“Timbers of Swirling Chaos”
(66″ x 60″) 24,857 brushstrokes, 2010
Artistic Concept Paul Kirby’s initial impulse for this painting was to create an edgy, dark, intense experience. Swirling energy passing destructively through “pickup sticks” provided the initial imaginative spark.
Artistic Development Conceptual images for the ominous atmosphere, color and lighting, were borrowed from how the dark, misty moors might appear in Sherlock Holmes’s “The Hound of the Baskervilles.” A scaled, clay model, with balsa-wood sticks, was instrumental in further evolving this concept.
If you start with images of trees in a forest, and then build a clay model with thin, wooden sticks representing trees, you would imagine all the ends of the sticks stuck into the clay, representing the trees in a forest.
However, the initial artificial-intelligence rules for seeding the timbers in this three-dimensional, mathematical world did not specify that the timbers had to be “grounded.” What a pleasant artistic surprise when the jagged lower-ends of some of the timbers ominously floated overhead, enhancing the desired artistic effect for the painting.
The foggy, misty sky and dark atmosphere used a technique called sfumato, from the realm of Renaissance techniques.
Technical Description Parts of this painting were created using a form of artificial intelligence called Complex Adaptive Systems. Paul wanted to continue evolving his approach from previous paintings of using “ants and breadcrumbs,” along with stigmergy and subsumptive architecture. The goal here was to progress from the ants 2D environment into a 3D world, an evolution akin to the ways Renaissance painters looked at perspective and added depth to their art. (Ref the brown “Nested Curves” painting)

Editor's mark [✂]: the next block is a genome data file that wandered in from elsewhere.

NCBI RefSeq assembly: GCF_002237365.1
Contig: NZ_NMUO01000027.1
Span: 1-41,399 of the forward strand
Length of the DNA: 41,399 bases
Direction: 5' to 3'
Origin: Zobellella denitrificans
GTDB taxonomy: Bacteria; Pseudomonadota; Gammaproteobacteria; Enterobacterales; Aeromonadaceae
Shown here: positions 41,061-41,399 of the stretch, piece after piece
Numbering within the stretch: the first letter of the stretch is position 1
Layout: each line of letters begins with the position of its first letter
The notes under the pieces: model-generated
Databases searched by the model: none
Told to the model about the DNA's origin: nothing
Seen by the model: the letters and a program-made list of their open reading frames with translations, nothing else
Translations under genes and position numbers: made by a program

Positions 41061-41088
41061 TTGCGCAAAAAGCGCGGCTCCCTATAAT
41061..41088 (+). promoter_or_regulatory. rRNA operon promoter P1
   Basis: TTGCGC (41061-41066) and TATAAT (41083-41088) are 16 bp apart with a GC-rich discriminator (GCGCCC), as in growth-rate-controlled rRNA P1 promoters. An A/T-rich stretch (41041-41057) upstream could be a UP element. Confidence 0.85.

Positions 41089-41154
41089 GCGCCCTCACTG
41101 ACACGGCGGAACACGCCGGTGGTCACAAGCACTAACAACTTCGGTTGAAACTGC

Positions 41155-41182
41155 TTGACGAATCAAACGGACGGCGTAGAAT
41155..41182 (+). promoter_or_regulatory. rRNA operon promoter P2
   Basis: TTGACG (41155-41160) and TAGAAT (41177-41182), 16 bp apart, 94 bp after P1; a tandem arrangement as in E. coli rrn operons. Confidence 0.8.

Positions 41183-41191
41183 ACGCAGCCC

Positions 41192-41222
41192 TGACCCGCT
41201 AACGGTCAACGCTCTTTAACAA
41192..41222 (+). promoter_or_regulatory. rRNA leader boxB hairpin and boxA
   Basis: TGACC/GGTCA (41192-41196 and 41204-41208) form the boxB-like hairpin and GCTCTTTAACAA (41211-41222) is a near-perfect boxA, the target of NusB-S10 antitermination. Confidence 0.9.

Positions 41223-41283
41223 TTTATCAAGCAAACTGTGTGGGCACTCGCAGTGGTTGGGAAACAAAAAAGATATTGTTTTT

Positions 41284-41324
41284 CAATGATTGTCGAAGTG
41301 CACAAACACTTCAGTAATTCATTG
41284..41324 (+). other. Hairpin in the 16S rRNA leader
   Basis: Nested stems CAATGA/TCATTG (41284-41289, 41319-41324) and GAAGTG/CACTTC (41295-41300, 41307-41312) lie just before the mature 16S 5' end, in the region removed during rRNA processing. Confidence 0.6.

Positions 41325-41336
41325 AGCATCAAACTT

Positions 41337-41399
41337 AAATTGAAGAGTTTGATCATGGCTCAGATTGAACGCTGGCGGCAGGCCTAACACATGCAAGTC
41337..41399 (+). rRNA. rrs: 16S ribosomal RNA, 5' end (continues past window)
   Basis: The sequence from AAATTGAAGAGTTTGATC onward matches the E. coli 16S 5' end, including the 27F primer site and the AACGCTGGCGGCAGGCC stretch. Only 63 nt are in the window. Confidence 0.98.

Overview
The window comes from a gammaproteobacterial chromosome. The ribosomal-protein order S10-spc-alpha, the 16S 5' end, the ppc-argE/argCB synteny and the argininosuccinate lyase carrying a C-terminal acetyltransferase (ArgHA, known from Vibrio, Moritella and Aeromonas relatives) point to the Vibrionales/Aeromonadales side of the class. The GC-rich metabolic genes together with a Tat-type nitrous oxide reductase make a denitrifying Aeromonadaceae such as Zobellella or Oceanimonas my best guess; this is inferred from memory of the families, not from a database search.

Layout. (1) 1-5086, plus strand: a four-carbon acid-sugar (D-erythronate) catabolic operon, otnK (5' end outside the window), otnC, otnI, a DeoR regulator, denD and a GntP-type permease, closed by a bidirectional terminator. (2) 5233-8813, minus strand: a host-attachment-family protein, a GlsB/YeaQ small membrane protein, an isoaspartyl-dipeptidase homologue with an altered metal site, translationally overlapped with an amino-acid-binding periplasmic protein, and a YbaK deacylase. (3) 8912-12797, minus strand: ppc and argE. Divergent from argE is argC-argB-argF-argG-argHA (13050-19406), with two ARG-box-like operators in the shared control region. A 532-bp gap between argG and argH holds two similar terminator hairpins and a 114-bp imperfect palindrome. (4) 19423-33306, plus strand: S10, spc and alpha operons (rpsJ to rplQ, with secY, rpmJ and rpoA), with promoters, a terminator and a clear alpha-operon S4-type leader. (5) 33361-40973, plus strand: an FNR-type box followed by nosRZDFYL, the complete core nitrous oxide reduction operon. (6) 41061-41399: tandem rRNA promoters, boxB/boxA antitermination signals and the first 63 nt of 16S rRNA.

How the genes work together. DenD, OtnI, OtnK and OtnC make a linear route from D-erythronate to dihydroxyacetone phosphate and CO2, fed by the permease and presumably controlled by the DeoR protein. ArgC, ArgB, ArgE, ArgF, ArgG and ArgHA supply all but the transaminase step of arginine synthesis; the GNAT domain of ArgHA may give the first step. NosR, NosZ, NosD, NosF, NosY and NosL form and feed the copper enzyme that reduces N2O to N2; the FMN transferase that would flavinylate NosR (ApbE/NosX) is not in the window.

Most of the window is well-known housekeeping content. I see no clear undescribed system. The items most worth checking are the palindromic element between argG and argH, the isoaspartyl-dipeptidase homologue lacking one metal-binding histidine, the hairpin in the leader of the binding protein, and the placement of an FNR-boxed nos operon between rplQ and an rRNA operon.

Creating Ants in a 3-D World For the swirling energy at the center of the painting, Paul wanted three-dimensional helical splines inside the mathematical cubic simulation. Next, Paul inserted breadcrumbs in the cube along these spline lines for the ants to discover. Then he randomly dropped a colony of 10,000 ants in and allowed them to wander around three-dimensionally in this virtual world.
Breadcrumbs and Pebbles When an ant discovered a breadcrumb, it would deposit a pebble. To speed up the simulation of the ants’ work efforts, pheromones were added, an element which left a chemical trail, but which also decayed with time. Later, pebbles were collected and converted into brush strokes representing swirling flashes of energy.
Summary The developmental interplay of the artistic story and technical scheme created an exciting opportunity in Paul’s quest for the fusion of art and science.
As hoped for, the painting captures the swirling, malevolent energy and elicits emotion in the viewer, leaving a lingering trail of questions to keep the viewer engaged.